“To study the abnormal is the best way of understanding the normal”. – William James

“Every meme ever: I wish humans weren’t so human. I wish we were what we pretend we are”. – Liam Heneghan (@DublinSoil)

Birthdays of the Week:

The Earth was born 23 October 4004 BCE

The Earth as seen from Apollo 17

The Earth as seen from Apollo 17

 October 23, 4004 B.C.: Happy Birthday Earth!

Renaissance Mathematicus: In defence of the indefensible

Irish Philosophy: James Ussher academic modernity

Science League of America: Seven Myths about Ussher

James Chadwick born 20 October 15

 

James Chadwick Source: Wikimedia Commons

James Chadwick
Source: Wikimedia Commons

AIP: James Chadwick

Science Notes: Today in Science History – October 20 – James Chadwick

PHYSICS, ASTRONOMY & SPACE SCIENCE:

Nature Physics: A century of physics

Science Notes: Today in Science History – October 19 – Ernest Rutherford

Modern Contemporary: The Global Transformation of Time: 1870–1950

Popular Science: General Relativity: 100 Years Old and Still Full of Surprises

The New York Times: George Mueller, Engineer Who Helped Put Man on Moon, Dies at 97

A tense moment during the AS-101 launch. Standing, from left to right are George Mueller, Wernher von Braun, and Eberhard Rees (Director for Research and Development at MSFC). Source: Wikimedia Commons

A tense moment during the AS-101 launch. Standing, from left to right are George Mueller, Wernher von Braun, and Eberhard Rees (Director for Research and Development at MSFC).
Source: Wikimedia Commons

AHF: Los Alamos, NM

AHF: The Science Behind the Atom Bomb

Voices of the Manhattan Project: Rose Bethe’s Interview

Voices of the Manhattan Project: Robert Furman’s Interview

Voices of the Manhattan Project: Robert Lamphere’s Interview

Voices of the Manhattan Project: David P. Rudolph’s Interview

AHF: The Alsos Mission

AHF: Nuclear Fission

The Conversation: The astronomer and the witch – how Kepler saved his mother from the stake

Great Comet of 1577, which Kepler witnessed with his mother as a child.

Great Comet of 1577, which Kepler witnessed with his mother as a child.

Journal of Art in Society: Comets in Art

The Christian Science Monitor: How astronomy solved a Civil War mystery

Wellcome Trust Blog: Image of the Week: Prince Iskandar’s horoscope

AIP: Felix Bloch

Restricted Data: The Nuclear Secrecy Blog: The plot against Leo Szilard

The Atlantic: The First Image of Earth Taken From Space (It’s Not What You Think)

Compasswallah: The Rings on Buddha’s Saturn

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BBC Future: How a Nazi rocket could have put a Briton in space

Science Notes: Today in Science History – October 25 – Evangelista Torricelli

IOLbeta: A brief history of relativity

EXPLORATION and CARTOGRAPHY:

Mental Floss: 8 Antique Maps That Were the First of Their Kind

Atlas Obscura: The Hole Truth About Why We ‘Dig to China’

Atlas Obscura: The 50-Foot Long Map of Manhattan Only On View for 6 Hours

History Today: Richard Burton dies in Trieste

Slate: The Vault: An Early-20th-Century British Map of the Global Drug Trade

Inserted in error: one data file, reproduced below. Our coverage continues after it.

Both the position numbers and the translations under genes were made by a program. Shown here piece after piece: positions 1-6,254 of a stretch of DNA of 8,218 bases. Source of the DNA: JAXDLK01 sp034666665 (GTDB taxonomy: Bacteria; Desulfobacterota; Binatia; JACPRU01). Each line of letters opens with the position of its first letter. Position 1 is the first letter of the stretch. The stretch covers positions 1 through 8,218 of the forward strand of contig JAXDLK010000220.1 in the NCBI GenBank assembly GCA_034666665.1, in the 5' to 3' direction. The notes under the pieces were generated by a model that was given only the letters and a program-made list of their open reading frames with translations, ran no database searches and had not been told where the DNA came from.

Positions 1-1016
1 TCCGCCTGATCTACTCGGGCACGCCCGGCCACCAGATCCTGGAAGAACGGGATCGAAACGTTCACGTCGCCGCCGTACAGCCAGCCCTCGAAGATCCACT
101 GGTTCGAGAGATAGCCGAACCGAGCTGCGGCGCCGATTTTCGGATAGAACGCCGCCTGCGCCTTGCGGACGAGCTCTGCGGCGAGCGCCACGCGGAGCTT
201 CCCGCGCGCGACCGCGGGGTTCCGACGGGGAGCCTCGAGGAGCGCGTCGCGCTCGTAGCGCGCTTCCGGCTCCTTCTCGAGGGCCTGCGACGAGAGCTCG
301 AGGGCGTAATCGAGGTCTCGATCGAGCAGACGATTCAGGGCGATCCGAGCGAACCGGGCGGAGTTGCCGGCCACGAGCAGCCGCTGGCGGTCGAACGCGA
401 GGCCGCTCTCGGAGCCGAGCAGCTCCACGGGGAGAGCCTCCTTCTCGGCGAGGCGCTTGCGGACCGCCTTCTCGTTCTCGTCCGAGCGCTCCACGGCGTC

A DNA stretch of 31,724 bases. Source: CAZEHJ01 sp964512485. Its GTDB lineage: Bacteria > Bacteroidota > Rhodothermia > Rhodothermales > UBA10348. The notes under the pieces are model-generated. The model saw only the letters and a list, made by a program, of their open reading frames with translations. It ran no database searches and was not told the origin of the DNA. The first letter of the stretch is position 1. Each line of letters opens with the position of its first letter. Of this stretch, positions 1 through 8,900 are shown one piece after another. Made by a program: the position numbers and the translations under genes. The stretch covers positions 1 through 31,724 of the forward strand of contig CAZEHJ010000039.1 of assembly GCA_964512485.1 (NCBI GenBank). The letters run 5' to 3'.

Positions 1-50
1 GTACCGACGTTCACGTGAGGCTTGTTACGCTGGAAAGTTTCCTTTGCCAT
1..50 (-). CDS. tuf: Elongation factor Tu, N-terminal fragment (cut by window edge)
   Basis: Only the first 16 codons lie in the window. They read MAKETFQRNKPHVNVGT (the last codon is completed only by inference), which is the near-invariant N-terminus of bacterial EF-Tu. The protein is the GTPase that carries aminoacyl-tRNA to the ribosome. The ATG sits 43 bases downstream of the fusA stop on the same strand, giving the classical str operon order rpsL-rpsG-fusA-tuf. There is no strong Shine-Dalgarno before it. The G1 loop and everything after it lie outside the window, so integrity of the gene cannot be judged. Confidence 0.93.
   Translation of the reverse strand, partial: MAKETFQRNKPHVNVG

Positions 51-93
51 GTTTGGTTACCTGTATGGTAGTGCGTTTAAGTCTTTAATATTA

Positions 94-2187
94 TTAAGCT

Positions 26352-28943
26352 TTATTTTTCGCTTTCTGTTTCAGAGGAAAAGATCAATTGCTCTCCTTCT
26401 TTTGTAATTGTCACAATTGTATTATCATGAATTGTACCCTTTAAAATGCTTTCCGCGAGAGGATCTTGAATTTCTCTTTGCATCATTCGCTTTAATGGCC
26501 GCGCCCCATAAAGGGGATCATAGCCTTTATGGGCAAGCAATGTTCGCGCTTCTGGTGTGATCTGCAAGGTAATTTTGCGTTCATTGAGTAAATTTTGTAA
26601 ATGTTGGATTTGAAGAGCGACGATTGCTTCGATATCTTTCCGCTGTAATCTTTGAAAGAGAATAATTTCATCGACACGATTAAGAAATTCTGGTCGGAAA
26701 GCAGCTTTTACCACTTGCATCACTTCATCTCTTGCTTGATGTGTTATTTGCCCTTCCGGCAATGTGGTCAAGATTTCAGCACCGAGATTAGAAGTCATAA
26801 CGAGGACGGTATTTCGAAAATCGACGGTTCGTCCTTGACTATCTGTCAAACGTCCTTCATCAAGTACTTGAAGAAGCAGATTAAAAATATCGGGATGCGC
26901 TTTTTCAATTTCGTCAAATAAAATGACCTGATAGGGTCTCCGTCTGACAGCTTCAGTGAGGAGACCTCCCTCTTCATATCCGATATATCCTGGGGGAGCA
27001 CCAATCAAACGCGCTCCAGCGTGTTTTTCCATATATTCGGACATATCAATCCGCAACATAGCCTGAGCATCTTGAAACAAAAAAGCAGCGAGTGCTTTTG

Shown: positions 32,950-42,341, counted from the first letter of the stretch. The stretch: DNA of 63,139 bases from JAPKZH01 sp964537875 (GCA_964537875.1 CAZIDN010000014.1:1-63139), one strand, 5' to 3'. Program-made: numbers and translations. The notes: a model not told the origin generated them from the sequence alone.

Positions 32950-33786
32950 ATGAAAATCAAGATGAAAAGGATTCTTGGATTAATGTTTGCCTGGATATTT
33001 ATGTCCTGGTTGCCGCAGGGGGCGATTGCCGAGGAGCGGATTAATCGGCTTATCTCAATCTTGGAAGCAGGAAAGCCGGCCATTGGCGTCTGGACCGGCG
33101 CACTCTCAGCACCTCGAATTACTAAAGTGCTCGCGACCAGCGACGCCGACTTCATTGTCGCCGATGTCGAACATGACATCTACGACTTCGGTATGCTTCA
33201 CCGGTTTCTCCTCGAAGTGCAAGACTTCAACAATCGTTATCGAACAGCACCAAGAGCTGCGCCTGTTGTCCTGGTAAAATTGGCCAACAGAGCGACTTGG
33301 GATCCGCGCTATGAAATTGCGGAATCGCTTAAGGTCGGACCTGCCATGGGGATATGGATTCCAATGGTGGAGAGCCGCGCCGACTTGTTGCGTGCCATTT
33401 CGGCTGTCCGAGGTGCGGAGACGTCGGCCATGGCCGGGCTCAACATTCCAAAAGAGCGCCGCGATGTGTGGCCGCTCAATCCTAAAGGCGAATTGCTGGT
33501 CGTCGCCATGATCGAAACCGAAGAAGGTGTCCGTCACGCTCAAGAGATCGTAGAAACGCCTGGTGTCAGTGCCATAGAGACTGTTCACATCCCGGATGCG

Opium Map

Opium Map

British Library: Revelatory Rivers in Germany – Part 2

Princeton.edu: Hydrography

MEDICINE & HEALTH:

Thomas Morris: Lettuce, a Class A drug

Wellcome Library: Doctors and the invention of the English seaside

V0012256 Humorous image of society ladies trying to swim, Brighton. C Credit: Wellcome Library, London. Wellcome Images images@wellcome.ac.uk http://wellcomeimages.org Humorous image of society ladies trying to swim, Brighton. Coloured etching by W. Heath after himself. By: William HeathPublished: -

V0012256 Humorous image of society ladies trying to swim, Brighton. C
Credit: Wellcome Library, London. Wellcome Images
images@wellcome.ac.uk
http://wellcomeimages.org
Humorous image of society ladies trying to swim, Brighton. Coloured etching by W. Heath after himself.
By: William HeathPublished: –

The Wall Street Journal: LSD Archive Has Been on a Long, Strange Trip

CHICC Manchester: Early Medical Printed Illustrations

Royal College of Physicians: The ornament of his age

Wellcome Images: Aids Posters

Science Notes: Today in Science History – October 22 – Vitamin C

Royal College of Physicians and Surgeons of Glasgow: Littlejohn’s Report of the Sanitary Conditions of Edinburgh

The New York Times: In Ancient DNA, Evidence of Plague Much Earlier Than Previously Known

The Recipes Project: Antimony and Ambergris: ‘New’ Ingredients in the Antidotarium Magnum

Apothecary shop, British Library Ms Sloane 1977 f. 49v. From an early 14th century manuscript of the Circa instans (and other works), France (Amiens). Image Credit: The British Library.

Apothecary shop,
British Library Ms Sloane 1977 f. 49v. From an early 14th century manuscript of the Circa instans (and other works), France (Amiens). Image Credit: The British Library.

Thomas Morris: An ‘unnatural propensity’ and its perils

The Atlantic: There Will Be Blood

Thomas Morris: The electric scalpel

Oxford Today: Cigarettes, bully beef and camel meat: How First World War soldiers survived in the Near East

TECHNOLOGY:

The J.Paul Getty Museum: Thomas Annan Steam Engine

Royal Society of Chemistry: Classic kit: Vernier scale

Gizmodo: The History and Future of Locks and Keys

1485731789406437413

Conciatore: San Giovanni

Time Out London: Back to the past: ideas for London that never took off

Ptak Science Books: A Note on the Future of the Future, 1911

Science Museum: The Clockmakers’ Museum

CEO’s Blog: Alex Benay: Canada’s Spirit of Innovation: Music, Sound and Technology

All Things Georgian: 18th Century Hearing Aids

Atlas Obscura: Why Was It Faster To Build Subways in 1900

Conciatore: Black is Beautiful

We Are Dorothy: Electric Love Blueprint – A History of Electronic Music

Inside the Science Museum: Ruth Belville: The Greenwich Time Lady

Ruth Belville in the Evening News, 1929.

Ruth Belville in the Evening News, 1929.

Pictorial: How the Inventors of the 19th Century Brought People Closer to Talking with the Dead

Noah Veltman: What shape is the internet?

EARTH & LIFE SCIENCES:

Reciprocal Science: Structural Biology: a beginners’ guide?

Natural History Apostilles: Those who cavalierly reject the theory of…what?